Ever since Jim Harbaugh left for Michigan to chase Ohio State in the Big Ten, the NFC West has been a tale of two teams. The Seattle Seahawks and Arizona Cardinals have traded blows over the past few seasons to represent the West with a home playoff game. This season is business as usual for the Seahawks. Seattle continues to reload while getting healthy where they were shorthanded the prior season. The Cardinals are becoming more of a question mark as Father Time creeps in on offensive weapons that Bruce Arians depends on.
The once left for dead San Francisco 49ers are seeing a light at the end of the tunnel by bringing in John Lynch to be the GM. Many questioned this tactic until we all witnessed him fleece the Chicago Bears on live television in the most one-sided trade that I can remember. While we as fantasy team owners know to turn our noses this season, there are a few pieces in place to keep an eye on for the future. Who knows, maybe there in a 2017 break out star on the 49ers. We witnessed the magic that Kyle Shanahan can brew up last season with the Falcons. The Rams changed head coaches but did little else to garner any attention after a disaster-ridden offensive season in 2016.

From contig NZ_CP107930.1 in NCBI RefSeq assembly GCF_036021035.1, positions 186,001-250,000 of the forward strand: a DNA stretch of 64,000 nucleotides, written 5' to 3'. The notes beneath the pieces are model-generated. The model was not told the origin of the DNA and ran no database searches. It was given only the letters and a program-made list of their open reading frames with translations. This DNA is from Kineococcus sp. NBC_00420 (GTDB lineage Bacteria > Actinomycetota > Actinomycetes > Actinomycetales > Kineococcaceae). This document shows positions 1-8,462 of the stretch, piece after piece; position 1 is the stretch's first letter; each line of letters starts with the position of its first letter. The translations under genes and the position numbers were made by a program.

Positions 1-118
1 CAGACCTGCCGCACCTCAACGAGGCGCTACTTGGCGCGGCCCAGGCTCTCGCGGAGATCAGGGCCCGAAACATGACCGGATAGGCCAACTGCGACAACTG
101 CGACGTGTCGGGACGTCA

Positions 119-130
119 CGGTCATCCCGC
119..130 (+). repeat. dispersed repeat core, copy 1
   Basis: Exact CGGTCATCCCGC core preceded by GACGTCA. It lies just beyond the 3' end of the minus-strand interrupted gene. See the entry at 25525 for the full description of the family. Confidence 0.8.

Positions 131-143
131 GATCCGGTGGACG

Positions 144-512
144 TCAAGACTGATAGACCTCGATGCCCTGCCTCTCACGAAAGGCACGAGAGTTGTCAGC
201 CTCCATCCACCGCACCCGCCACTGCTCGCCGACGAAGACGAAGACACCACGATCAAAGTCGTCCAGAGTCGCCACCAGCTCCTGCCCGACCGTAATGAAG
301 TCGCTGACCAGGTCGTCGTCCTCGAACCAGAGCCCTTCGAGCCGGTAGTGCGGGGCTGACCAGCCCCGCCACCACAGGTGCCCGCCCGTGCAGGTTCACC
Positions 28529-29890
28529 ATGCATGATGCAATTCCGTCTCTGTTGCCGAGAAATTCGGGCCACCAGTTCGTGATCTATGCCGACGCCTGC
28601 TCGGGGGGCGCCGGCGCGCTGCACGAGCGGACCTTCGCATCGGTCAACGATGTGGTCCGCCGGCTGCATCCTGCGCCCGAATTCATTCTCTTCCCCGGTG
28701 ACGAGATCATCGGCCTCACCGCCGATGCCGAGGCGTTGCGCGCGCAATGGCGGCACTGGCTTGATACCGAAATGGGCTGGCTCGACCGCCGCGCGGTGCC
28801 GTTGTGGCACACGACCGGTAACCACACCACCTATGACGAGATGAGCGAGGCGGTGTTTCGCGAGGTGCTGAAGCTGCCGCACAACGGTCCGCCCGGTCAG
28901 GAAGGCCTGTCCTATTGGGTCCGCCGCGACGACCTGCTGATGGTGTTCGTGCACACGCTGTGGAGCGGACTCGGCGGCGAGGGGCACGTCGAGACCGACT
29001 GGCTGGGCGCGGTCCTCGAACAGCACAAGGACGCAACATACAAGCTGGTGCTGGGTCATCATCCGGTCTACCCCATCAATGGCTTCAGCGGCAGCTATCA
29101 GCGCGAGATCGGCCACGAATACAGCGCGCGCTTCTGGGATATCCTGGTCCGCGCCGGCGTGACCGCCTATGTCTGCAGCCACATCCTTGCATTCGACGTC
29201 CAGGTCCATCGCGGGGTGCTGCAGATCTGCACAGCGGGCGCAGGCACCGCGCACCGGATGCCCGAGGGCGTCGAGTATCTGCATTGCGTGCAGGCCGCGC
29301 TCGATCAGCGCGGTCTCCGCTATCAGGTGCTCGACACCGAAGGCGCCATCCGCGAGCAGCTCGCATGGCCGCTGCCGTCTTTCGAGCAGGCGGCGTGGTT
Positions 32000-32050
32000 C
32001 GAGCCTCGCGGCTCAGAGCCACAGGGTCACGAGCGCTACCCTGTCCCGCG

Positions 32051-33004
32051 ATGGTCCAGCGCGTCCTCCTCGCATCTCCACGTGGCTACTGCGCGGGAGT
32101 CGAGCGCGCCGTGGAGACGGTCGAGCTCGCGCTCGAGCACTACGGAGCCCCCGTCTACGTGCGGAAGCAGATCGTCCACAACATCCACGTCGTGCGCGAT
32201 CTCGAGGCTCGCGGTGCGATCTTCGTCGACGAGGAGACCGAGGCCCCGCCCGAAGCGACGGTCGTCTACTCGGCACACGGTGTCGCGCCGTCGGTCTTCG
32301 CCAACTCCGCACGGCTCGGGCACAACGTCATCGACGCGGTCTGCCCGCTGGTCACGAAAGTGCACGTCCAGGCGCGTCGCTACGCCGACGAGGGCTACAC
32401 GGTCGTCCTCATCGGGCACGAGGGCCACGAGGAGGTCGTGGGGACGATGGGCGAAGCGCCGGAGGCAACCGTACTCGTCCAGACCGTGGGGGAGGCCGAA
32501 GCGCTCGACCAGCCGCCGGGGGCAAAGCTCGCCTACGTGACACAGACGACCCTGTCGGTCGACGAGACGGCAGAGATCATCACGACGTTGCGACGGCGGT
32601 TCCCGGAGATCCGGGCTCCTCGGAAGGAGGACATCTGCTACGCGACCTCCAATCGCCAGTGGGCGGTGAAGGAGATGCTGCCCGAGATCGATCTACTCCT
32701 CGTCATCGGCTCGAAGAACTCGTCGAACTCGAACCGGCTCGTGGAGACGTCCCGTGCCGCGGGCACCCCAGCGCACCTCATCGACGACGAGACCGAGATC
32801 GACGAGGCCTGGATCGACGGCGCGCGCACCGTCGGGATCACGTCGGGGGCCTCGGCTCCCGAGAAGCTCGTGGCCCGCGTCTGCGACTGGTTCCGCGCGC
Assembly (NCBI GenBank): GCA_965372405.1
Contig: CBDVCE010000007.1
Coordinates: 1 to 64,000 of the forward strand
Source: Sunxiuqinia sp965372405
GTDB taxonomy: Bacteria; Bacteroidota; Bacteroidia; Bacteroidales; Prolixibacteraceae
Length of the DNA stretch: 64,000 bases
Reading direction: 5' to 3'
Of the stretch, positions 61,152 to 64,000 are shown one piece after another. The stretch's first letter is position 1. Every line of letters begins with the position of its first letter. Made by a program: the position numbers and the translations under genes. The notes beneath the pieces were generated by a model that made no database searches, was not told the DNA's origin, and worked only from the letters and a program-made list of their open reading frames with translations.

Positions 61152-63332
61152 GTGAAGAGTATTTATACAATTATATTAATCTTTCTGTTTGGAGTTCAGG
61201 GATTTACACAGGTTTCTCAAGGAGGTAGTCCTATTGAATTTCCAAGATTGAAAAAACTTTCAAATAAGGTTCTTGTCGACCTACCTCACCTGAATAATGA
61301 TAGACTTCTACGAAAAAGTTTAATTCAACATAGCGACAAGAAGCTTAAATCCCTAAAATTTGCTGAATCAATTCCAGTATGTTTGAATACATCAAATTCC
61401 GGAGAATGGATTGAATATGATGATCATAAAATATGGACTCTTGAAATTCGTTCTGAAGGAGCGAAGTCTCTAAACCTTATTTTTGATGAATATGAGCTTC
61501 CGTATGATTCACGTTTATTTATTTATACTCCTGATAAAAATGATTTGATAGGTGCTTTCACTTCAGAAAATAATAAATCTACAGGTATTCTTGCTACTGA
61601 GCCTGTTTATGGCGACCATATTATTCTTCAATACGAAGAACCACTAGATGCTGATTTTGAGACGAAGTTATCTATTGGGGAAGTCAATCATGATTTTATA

Russell Wilson hobbled through the season on a bad ankle in 2016, but still managed to record the most passing yards that he has in his career. What else can you do when you can’t effectively run the ball? Entering his age 29 season, Russell should be healthy for a season with the 9th easiest quarterback schedule according to FantasyPros. At pick 55, Russell is the 6th quarterback off of the board on average. The 4th-6th round is an area where a lot of analysts that I know, and myself included, never take a quarterback. If I’m in a league where I get a wild hair up my ass and want to have strong quarterback play, I’m looking to pull the trigger in the third round on either Tom Brady, Aaron Rodgers, or Drew Brees. If you are someone who is eyeing Russell Wilson, I say go for it. The threat of him being an effective running quarterback is back in play this season and he throws a better than average ball.